The following is a chronology of major events leading to North Korea's third underground nuclear test on Tuesday.
July 4: North Korea test-fires at least six missiles, including a long-range Taepodong-2, despite a chorus of international warnings.
July 5: North Korea test-fires a seventh missile, despite international condemnation of its earlier launches.
July 17: The U.N. Security Council unanimously votes to impose sanctions on North Korea over the missile tests. The resolution bans U.N. members from trading missile-related materials to the communist state.
Oct. 9: North Korea says it successfully carried out its first-ever test of a nuclear device.
Oct. 15: The U.N. Security Council votes unanimously to impose weapons and financial sanctions on North Korea over its nuclear test. Resolution 1718 demands Pyongyang to eliminate all its nuclear weapons, weapons of mass destruction and ballistic missiles.
Dec. 18: Six-party denuclearization talks resume in Beijing, attended by the two Koreas, U.S., China, Japan and Russia. Talks end with no sign of progress.
Feb. 8: Six-party denuclearization talks resume in Beijing.
Feb. 13: Pyongyang agrees to shut down its nuclear reactor and invite international inspectors within 60 days in return for massive energy assistance.
March 13: Mohamed ElBaradei, secretary general of the International Atomic Energy Agency (IAEA), visits Pyongyang for talks.
March 14: The U.S. Treasury Department bans American financial institutions from dealing with the Macau-based Banco Delta Asia (BDA), suspected of handling illicit North Korean assets.
March 22: Six-party talks open, picking up where the Feb. 13th agreement left off after Pyongyang walked out over talks of frozen funds in BDA.
April 14: North Korea misses the deadline to shut down the Yongbyon nuclear reactor in exchange for energy aid, citing about
US$25 million in frozen North Korean funds in BDA.
June 12: Russia offers to facilitate the fund transfer, paving the way for North Korea to fulfill a denuclearization deal that was overdue.
June 25: North Korea says it received its funds held in BDA.
June 26-30: IAEA inspectors arrive in North Korea to discuss freezing its nuclear reactor, the first time they have been allowed into the country since 2002.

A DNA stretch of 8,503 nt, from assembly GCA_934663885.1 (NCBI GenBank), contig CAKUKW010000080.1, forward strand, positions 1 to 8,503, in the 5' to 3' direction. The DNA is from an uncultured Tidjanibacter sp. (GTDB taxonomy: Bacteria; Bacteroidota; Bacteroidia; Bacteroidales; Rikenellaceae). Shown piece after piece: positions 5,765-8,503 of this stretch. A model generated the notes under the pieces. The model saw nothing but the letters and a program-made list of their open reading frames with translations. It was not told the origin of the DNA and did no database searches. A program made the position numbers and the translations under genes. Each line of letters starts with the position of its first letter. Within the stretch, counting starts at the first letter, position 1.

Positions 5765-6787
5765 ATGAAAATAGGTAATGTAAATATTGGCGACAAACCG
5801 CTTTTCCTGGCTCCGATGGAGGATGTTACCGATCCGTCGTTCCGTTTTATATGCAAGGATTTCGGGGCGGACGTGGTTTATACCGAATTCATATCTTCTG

July 15: North Korea says it has shut down its nuclear reactor after receiving the first shipment of 50,000 tons of heavy fuel oil. IAEA inspectors arrive for a monitoring visit to the Yongbyon nuclear reactor.
Sept. 2: Following bilateral talks in Geneva, the U.S. says North Korea has agreed to declare and dismantle all its nuclear facilities by the end of the year.
Sept. 3: North Korea says Washington has agreed to take it off from a list of countries that sponsor terrorism.
Sept. 11-15: A team of nuclear scientists from the U.S., China and Russia visit North Korea to inspect the dismantling of reactors and other facilities.
Nov. 1-5: American nuclear experts enter process to disable the reactor.
Nov. 27-27 Nuclear experts visit Yongbyon to inspect North Korea's denuclearization process.
March 28: North Korea test-fires short-range missiles off its western coast.
June 26: After a delay of more than six months, the North hands over an account of its nuclear program.
June 27: North Korea explodes the cooling tower at its Yongbyon nuclear reactor, in a symbolic move to show its commitment to the talks on ending its nuclear program.
Aug. 26: Two months after submitting its nuclear declaration, Pyongyang says it has stopped disabling its nuclear facilities in protest of the delayed process to remove the country from the U.S. list of state sponsors of terrorism.
Sept. 24: The U.N.'s nuclear watchdog, the IAEA, says North Korea has removed seals preventing the use of its main plant at Yongbyon. North Korean officials say U.N. inspectors will have no further access to the plant.
Oct. 9: The U.N.'s nuclear watchdog says North Korea has banned its inspectors from entering the Yongbyon nuclear complex.
Oct. 11: The U.S. Department of State says it has taken North Korea off its list of state sponsors of terrorism, after the isolated country agreed to full verification of its nuclear sites.
Dec. 8-11: Latest round of six-party talks ends without agreement.